Id containing xenogeneic (human) constant region sequences showed increased immunogenicity and were more potent at inducing anti-Id antibodies than native Id.12,31 This was proposed to be due to the introduction of foreign helper epitopes. The critical importance of CD4+ T-cell help for the maintenance and expansion of memory B cells has recently been further elucidated.32

We have here produced dimeric Id vaccines (vaccibodies), each chain consisting of 3 structures fused in the following order: (1) chemokine (MIP-1α or RANTES), (2) a dimerization domain, either mouse or human Ig hinge = CH3, (3) scFv (from A20 lymphoma or MOPC315 myeloma). These bivalent (chemokine-Id)2 molecules were compared with monovalent chemokine-Id equivalents.

Materials and methods

Mice, cell lines, and antibodies

All animal experiments were approved by the Norwegian Animal Research Authority. Six- to 10-week-old BALB/c mice and λ2315-specific MHC class II (I-Ed)–restricted TCR-transgenic mice on a severe combined immunodeficient (SCID) background33 were bred by Taconic (Ry, Denmark). The HEK293E,34 NS0, MOPC315 (IgA, λ2),1 and P388D1 cell lines were purchased from ATCC (Manassas, VA). The MOPC315.4 subline used herein has been selected for good growth in vivo and in vitro.35 The BALB/c B cell lymphoma A20 (IgG2a, κ) cell line,36 subline A20.1.11, was kindly provided by Prof S. Buus (University of Copenhagen, Denmark). The 91-101 λ2315-specific, I-Ed–restricted CD4+ T-cell clone 7A10B2 has been described previously.4

Construction of chemokine-vaccines

Antigenic and dimerization units.

Construction of the antigenic units scFv315 and scFvA20, and the human dimerization unit consisting of h1, h4, and CH3 exons from human γ3, have been previously described.37 The murine dimerization unit consisting of the complete hinge and CH3 exons from mouse γ2b were cloned from the pLNOH2-γ2b plasmid38 using specific primers including restriction enzyme sites and linkers (Document S1, available on the Blood website; see the Supplemental Materials link at the top of the online article). The hinge and CH3 gene segments were joined by polymerase chain reaction (PCR) SOEing, and then joined to the scFv315 or scFvA20 by a subsequent PCR SOEing before these constructs were inserted into the C cassette of the expression vector pLNOH2,39 essentially as previously described.37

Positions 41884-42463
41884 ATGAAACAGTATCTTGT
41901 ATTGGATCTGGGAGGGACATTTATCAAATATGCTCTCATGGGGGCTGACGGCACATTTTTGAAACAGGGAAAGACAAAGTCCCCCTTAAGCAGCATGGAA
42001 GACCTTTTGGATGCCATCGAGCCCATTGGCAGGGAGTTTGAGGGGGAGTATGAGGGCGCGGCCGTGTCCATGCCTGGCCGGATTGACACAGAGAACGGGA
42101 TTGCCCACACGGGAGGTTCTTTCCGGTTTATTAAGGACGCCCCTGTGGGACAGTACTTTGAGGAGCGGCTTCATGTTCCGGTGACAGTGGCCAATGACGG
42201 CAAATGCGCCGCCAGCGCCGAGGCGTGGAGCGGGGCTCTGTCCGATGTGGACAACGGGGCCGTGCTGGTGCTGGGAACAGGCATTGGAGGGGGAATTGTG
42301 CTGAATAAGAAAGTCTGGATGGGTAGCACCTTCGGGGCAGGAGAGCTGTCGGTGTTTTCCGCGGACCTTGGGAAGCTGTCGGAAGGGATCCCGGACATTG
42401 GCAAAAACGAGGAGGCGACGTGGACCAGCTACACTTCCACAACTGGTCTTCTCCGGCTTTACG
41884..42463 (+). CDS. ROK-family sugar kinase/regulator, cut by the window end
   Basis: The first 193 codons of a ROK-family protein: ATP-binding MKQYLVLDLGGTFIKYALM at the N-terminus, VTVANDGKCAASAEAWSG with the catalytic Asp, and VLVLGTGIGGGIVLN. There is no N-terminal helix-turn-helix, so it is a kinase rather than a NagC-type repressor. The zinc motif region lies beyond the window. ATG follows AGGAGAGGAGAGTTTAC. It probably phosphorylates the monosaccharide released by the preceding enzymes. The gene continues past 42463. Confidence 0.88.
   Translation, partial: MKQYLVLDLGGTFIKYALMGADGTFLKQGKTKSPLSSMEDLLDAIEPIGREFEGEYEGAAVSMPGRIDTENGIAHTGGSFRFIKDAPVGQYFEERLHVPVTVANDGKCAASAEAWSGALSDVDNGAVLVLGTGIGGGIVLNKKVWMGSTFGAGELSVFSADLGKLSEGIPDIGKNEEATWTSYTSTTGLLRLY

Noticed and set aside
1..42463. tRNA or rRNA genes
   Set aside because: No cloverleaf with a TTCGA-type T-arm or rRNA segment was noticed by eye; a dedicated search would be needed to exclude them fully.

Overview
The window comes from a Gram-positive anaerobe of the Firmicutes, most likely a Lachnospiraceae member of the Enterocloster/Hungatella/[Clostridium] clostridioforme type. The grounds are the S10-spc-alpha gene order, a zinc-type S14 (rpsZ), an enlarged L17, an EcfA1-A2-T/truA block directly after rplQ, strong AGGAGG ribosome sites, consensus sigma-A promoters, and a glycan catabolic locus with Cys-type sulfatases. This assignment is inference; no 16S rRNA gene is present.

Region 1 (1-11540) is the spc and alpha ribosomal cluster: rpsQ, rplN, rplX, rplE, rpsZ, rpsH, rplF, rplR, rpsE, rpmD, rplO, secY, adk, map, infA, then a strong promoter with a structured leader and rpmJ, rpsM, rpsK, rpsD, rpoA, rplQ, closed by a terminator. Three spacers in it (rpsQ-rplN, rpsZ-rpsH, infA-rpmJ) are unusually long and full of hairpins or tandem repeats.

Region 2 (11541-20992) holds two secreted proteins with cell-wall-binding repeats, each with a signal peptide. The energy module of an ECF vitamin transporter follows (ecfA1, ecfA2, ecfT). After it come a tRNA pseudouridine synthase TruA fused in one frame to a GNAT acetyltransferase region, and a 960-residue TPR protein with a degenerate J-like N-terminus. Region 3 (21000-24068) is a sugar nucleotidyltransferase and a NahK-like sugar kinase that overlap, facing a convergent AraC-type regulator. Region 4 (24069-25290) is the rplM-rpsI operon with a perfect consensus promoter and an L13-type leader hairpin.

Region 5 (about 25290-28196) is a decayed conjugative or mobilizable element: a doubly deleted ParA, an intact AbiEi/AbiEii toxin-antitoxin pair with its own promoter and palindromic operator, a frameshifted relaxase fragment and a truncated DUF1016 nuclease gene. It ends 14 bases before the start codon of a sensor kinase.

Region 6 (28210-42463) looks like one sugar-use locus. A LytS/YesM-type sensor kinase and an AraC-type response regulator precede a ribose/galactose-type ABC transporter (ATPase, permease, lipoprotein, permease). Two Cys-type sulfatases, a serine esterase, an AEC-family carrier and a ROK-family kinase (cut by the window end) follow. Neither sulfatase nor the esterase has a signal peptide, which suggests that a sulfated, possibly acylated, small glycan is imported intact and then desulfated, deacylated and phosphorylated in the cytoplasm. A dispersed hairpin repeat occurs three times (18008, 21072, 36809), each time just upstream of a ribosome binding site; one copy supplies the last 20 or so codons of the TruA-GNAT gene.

The targeting unit (chemokines).

Four percent thioglycolate-stimulated peritoneal cells were isolated by lavage after 3 days. mRNA was extracted from the cells with oligo (dT)–coated magnetic Dynabeads (Invitrogen Dynal AS, Oslo, Norway). First-strand cDNA was synthesized and used as template for PCR amplification of chemokine genes using specific primers annealing to the ends of RANTES and MIP-1α (Document S1). The chemokine PCR products were cloned into the T-tagged site of pGEM-T Easy Vector (Promega, Madison, WI) according to the manufacturer's instructions. To abrogate binding of MIP-1α and RANTES to their receptors, the first cysteines (positions 10 and 11, respectively) were exchanged with serines40 by Quick Change PCR (Document S1). After sequencing, the pGEM-T chemokine vectors were digested with BsmI and BsiWI, and the chemokine genes were subcloned into the V cassette of the pLNOH2 vector that in the C cassette already contained either the mIgG2b(hinge-Cγ3)-scFv315 (or scFvA20) (generating [chemokine mFv315 or A20]2) or the hIgG3(hinge-Cγ3)-scFv315 or scFvA20 (generating [chemokine hFv315 or A20]2.37

To construct the monomeric MIP-1α-scFv variants, primers with spacer (NDAQAPKS)13 overhangs (bold) were used to fuse the chemokines in frame with the antigenic scFv's by PCR and PCR SOEing (Document S1). These PCR products were digested with BsmI and BamHI and subcloned into an empty pLNOH2 vector resulting in (chemokine-Fv315 or A20) constructs.

Production and purification of chemokine-scFv proteins

The pLNOH2 vector carrying different variants of chemokine-scFv genes (Figure 1), expressed from a CMV promoter, was stably transfected into NS0 cells by electroporation and cloned in 800 μg/mL G418. Since M315 myeloma protein binds DNP/TNP,41 scFv315-containing proteins were affinity purified from supernatant on a DNP (dinitrophenyl)-lysine-Sepharose column (Sigma, St Louis, MO). For transient expression of vaccine proteins, plasmids were transfected into HEK293E cells with lipofectamine 2000 (Invitrogen, Frederick, MD). The supernatant was harvested on day 3.